As part of Talk Money Week, we caught up with Tania, a former PayPlan client. Tania has just finished her Debt Management Plan (DMP) with us, after a three-year period and wants to share her experience with others to encourage them to reach out for support.
Did you know about PayPlan before you contacted us?
“I’d heard of PayPlan through work, but my interest began when I was working within intelligence, where you have to have a high level of security vetting – and one of the things that comes up is financial vetting. Over a period of time, I’d accumulated store cards, credit cards and so on, and although each one wasn’t very much, it came to a region of £14,000.
“Work then assessed me as being vulnerable and that caused a problem with my vetting. I was already looking at changing roles as I’d been interested in another organisation. I’d been in my role for 15 years and thought it was time for a change.
“A branch administrator job came up at UNISON (representing public services staff) which I applied for and was accepted.
How did you find your experience with PayPlan?
“It was great when I spoke to PayPlan and created a plan. The previous organisation I worked for didn’t have an issue with the managed debt as such, the issue was that I had buried my head in the sand, and I was just paying the minimum amount off every time and then taking out another one (credit card).
“With PayPlan, it wasn’t easy, but it was manageable, and it made me think about what I was doing. I felt the weight being lifted off my shoulders. I wasn’t panicking every time the post came with a reminder of what I owed.
“I got paid on the 28th of every month and I paid what I needed to on the 28th of every month too so I didn’t need to worry about the 15 different store cards, the loans and what have you.
“It made life easier and made me think about how I did things. I couldn’t have another credit card, store card or bank account during that three-year period. I didn’t have an overdraft. I have learnt to do things differently – if the money isn’t there, I can’t have it.”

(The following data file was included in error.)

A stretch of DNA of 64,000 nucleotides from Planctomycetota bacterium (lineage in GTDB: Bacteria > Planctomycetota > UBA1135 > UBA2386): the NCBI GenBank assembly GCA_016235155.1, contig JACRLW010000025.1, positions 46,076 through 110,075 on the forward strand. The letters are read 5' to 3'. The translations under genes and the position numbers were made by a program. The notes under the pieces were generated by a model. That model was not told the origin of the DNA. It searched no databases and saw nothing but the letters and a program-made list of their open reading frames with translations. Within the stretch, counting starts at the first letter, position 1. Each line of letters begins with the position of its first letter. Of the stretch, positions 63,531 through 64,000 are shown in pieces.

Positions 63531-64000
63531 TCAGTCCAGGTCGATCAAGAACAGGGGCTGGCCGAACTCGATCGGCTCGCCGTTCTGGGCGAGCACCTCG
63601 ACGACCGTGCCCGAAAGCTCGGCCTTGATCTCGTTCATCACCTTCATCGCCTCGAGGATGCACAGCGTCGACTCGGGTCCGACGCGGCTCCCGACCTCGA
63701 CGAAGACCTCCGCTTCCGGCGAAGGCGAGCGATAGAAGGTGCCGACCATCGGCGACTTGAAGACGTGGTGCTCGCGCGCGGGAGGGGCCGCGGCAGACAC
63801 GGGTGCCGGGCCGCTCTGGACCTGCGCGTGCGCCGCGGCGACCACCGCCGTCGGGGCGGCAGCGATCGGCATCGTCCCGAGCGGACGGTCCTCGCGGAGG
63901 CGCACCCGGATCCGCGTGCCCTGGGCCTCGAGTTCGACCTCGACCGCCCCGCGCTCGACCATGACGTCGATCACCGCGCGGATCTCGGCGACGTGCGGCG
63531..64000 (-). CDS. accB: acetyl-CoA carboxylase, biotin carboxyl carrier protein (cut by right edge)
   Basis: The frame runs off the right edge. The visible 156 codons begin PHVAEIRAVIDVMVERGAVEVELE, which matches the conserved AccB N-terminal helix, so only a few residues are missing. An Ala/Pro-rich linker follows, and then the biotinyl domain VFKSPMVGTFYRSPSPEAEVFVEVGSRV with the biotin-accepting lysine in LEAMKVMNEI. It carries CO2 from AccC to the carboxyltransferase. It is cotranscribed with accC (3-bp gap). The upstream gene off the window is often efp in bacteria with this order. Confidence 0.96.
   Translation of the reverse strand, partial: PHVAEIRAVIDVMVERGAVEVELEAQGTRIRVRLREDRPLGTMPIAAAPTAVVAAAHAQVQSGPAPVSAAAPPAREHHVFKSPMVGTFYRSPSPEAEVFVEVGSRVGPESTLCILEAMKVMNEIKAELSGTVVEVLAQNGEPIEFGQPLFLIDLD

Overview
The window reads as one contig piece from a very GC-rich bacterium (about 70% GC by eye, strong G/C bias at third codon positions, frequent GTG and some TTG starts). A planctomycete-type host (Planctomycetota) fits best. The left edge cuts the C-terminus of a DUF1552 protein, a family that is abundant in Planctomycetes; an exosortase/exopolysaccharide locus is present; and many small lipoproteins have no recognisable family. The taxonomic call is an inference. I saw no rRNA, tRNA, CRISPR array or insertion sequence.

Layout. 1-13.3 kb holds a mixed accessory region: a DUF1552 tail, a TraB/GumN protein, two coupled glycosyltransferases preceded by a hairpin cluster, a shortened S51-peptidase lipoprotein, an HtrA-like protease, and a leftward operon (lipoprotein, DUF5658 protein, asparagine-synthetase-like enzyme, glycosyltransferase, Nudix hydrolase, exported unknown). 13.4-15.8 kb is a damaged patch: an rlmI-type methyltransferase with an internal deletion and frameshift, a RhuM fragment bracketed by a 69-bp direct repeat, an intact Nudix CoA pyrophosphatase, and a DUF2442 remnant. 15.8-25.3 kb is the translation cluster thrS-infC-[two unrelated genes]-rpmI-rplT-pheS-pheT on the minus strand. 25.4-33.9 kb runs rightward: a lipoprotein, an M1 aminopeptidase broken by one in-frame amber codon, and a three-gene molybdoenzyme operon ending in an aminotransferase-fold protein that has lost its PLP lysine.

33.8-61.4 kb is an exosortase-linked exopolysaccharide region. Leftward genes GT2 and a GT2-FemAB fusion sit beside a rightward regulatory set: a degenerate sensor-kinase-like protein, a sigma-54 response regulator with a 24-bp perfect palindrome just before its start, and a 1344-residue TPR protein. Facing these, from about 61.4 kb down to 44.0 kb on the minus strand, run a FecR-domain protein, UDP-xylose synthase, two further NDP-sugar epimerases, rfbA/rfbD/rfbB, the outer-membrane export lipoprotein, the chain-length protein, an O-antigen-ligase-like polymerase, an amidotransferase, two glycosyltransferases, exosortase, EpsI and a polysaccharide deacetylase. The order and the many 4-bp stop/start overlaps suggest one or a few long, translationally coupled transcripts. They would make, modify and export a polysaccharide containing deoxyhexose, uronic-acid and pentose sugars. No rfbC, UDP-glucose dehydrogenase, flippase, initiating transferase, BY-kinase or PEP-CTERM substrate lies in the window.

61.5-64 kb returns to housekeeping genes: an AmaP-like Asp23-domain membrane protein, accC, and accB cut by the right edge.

Would you advise others to use PayPlan?
“We’ve done a number of financial wellbeing webinars where we’ve pushed PayPlan.
“I know we aren’t low earners, but the cost-of-living crisis is affecting our staff and their work. And because of the organisation we are in, it can be the difference between having a job and not having a job.”
With it being Talk Money Week, do you feel more confident and open about your finances now having used PayPlan’s services?
“I don’t have an issue being open about my money, and a colleague of mine has done the same thing.
“I looked at the different options and felt the DMP had less impact on me and each year it was reviewed.
“I have tried to keep my payments at the maximum so I could clear it off as quickly as possible. The review meetings (with PayPlan) were great because we had to check that I could make these payments as my son left school and I lost certain benefits.
“It was my debt, and it was something I was dealing with – not my husband – and I didn’t want his income to be involved. I wanted to be able to do it for myself.
How has life been since paying off your debts?
“Paying off my debt has given us more opportunity because I wouldn’t have been able to do certain things before because of that debt.”
Do you have any advice for those in debt or facing debt?
“Once you’ve made that initial step, it’s almost a case of taking your head out of the sand and accepting that. My £14,000 debt, although it wasn’t a massive amount of debt to some, was having an impact on my life because It was affecting my work, it was affecting my health as I was getting stressed with things and, as I said, I was worried about things.
“There’s no negative stigma around debt, so people need to understand that and take the safer options rather than payday loans. Many years ago, when my husband and I split up, I was going to loan sharks for £50. I’d end up paying back £150 – it was a vicious circle to get out of.”
Do you have any advice for those working in the force facing debt?
“It is a serious issue to owe money, but it’s okay as long as you manage it. But if you have unmanaged debt, it becomes a dangerous situation for staff in the public sector. It makes staff far more vulnerable and it’s important to get help from a trusted organisation.”